The Secretariat also provided an officer to head the team servicing the Commission set up by the Governments of the United Kingdom and St Kitts-NevisAnguilla to consider the causes of the situation in Anguilla and to make recommendations that may lead to a satisfactory and durable solution. The Commission assembled in Antigua on 30th January, and completed its report in July 1970. During the course of the year, the Secretary General, as part of his normal process of consultation with member countries, paid a number of official visits to Commonwealth countries where he had talks with Prime Ministers and Officials on matters affecting Commonwealth cooperation. He visited India, Malaysia and Singapore in February-March, and Cyprus in April. He also visited Australia where he addressed the Canberra meeting of the Commonwealth Parliamentary Association in October.
A budget of £650,095 was approved by Commonwealth Governments for 1970/1971. The scale of contributions is:
T the Commonwealth Economic Conference in Montreal in September 1958 the British Government offered to provide, for the many Commonwealth activities and meetings which are held in London, suitable premises which might be regarded as a Commonwealth centre. This suggestion was welcomed by the Conference and in February 1959 the Prime Minister announced in the House of Commons that Her Majesty The Queen, who had shown a close personal interest in this project, had placed her Palace of Marlborough House at the disposal of the Government so that it might be available for this purpose.
Few structural alterations were needed but some adjustment and modernisation was required to adapt the building to its new purpose and new furnishings and equipment were installed. The initial cost of adapting the building was met by the British Government, who also bear the cost of maintenance. The Governments of the twelve countries then Members of the Commonwealth each presented six chairs for the main conference room.
On 28th March 1962 Marlborough House came into use as a Commonwealth centre.
The main purpose of Marlborough House is to serve as a centre for Commonwealth meetings in London. The most important of these meetings are the Commonwealth Prime Ministers' Meetings. Fifteen Meetings of Commonwealth Prime Ministers have been held in London since 1944; the 1962 Commonwealth Prime Ministers' Meeting was the first to be held at Marlborough House.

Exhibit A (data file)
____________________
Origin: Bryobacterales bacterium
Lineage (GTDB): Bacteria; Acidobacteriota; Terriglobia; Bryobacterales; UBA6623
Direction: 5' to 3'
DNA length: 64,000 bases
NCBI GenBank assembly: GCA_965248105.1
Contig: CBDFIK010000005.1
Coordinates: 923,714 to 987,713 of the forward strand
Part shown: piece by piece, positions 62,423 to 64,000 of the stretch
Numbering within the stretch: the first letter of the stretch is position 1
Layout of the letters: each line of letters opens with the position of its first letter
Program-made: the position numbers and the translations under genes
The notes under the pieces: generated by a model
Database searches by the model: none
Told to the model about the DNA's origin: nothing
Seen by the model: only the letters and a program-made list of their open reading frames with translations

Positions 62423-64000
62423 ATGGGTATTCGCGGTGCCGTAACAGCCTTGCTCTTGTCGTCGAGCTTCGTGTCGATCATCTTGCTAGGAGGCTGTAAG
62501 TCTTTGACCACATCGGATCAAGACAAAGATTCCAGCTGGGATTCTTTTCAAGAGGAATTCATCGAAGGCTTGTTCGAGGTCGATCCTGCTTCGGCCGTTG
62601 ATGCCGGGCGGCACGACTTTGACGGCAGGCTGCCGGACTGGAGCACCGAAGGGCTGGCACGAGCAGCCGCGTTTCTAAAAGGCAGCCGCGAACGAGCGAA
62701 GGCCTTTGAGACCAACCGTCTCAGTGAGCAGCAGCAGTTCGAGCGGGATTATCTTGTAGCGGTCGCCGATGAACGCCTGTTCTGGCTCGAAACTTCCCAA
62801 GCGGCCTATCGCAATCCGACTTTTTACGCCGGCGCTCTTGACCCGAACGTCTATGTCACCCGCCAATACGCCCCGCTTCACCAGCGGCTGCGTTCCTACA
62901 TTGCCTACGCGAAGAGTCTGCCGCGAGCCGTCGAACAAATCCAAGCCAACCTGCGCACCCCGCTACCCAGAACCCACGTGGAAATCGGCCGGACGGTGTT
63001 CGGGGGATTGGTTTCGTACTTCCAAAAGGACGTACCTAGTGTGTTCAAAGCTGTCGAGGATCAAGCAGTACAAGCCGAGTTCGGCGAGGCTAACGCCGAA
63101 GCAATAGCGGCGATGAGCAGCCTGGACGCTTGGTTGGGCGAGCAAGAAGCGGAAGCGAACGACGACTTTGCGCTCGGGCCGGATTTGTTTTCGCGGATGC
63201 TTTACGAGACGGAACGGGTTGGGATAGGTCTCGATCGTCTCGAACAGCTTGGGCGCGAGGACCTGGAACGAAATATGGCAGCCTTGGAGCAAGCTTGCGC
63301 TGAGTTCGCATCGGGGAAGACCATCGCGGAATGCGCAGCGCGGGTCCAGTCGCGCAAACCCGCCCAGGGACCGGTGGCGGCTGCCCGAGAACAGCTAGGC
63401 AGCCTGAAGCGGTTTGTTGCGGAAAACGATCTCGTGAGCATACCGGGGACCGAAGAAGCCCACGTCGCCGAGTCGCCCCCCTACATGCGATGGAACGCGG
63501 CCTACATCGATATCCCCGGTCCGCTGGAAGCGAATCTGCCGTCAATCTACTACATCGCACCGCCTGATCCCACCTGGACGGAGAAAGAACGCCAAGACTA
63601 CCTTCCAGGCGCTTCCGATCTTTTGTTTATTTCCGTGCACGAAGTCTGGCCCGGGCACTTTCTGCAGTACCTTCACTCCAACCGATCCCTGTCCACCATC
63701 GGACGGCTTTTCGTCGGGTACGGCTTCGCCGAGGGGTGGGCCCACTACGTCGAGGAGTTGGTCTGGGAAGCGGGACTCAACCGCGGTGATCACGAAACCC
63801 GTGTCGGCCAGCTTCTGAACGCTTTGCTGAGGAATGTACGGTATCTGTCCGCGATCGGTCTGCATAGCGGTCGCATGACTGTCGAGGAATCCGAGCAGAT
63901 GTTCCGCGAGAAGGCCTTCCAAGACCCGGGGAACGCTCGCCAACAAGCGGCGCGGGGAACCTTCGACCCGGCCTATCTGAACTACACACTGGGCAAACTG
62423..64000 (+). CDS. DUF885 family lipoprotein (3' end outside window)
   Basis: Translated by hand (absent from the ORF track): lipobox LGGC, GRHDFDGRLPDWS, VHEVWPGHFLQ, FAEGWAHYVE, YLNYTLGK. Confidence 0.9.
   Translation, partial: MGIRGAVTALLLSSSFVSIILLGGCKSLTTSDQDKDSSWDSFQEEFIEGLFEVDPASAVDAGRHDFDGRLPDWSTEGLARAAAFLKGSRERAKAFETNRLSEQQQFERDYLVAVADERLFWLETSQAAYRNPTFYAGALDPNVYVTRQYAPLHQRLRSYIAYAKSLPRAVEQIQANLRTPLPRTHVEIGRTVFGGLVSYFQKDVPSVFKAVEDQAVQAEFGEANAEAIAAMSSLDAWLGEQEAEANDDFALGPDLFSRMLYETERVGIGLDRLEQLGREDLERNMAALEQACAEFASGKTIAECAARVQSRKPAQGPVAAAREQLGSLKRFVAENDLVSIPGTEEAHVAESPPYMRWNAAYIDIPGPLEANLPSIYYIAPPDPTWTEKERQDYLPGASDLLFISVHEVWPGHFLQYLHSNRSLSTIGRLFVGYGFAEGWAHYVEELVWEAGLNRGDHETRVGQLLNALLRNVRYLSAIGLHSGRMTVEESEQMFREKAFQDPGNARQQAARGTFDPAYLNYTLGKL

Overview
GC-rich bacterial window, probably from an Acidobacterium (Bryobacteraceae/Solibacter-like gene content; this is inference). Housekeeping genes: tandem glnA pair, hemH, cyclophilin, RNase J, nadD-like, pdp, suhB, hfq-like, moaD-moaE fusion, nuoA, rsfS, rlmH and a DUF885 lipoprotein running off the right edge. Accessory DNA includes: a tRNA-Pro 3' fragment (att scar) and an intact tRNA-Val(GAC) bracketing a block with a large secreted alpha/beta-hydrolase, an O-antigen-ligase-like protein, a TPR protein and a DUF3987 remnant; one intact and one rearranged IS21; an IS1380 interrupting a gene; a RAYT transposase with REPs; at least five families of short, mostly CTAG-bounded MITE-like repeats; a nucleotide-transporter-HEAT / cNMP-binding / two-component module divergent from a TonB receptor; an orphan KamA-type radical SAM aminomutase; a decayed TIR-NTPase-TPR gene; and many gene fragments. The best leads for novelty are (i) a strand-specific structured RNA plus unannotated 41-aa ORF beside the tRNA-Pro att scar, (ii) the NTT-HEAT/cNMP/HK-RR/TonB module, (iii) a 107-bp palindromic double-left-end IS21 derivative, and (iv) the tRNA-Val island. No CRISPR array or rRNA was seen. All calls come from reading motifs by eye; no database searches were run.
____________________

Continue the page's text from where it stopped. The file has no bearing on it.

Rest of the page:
Marlborough House stands to the east of St. James's Palace, between the Mall and Pall Mall. The main central part of the house now provides on the ground floor a suite of conference rooms for Commonwealth Prime Ministers' Meetings and other Commonwealth meetings, together with secretariat offices and reception rooms. On the upper floors there are offices for Prime Ministers and their accompanying delegations and staffs. A small radio and television studio is in the basement. The East and West Wings contain the offices of the Commonwealth Secretariat and the Commonwealth Foundation.
The Commonwealth Secretariat maintains a Commonwealth Information Centre and Reading Room, on the ground floor of the West Wing, which is open to the public from 10 a.m. to 5 p.m. Mondays to Fridays. Adjoining is a Press Conference room used for briefings during official conferences, and available at other times to Commonwealth organisations for exhibitions, discussion groups, film showings, etc.
When Marlborough House is not in use for Commonwealth meetings the assembly and conference rooms and other former state apartments are open to the public at stated times from Easter Sunday until the last Sunday in September.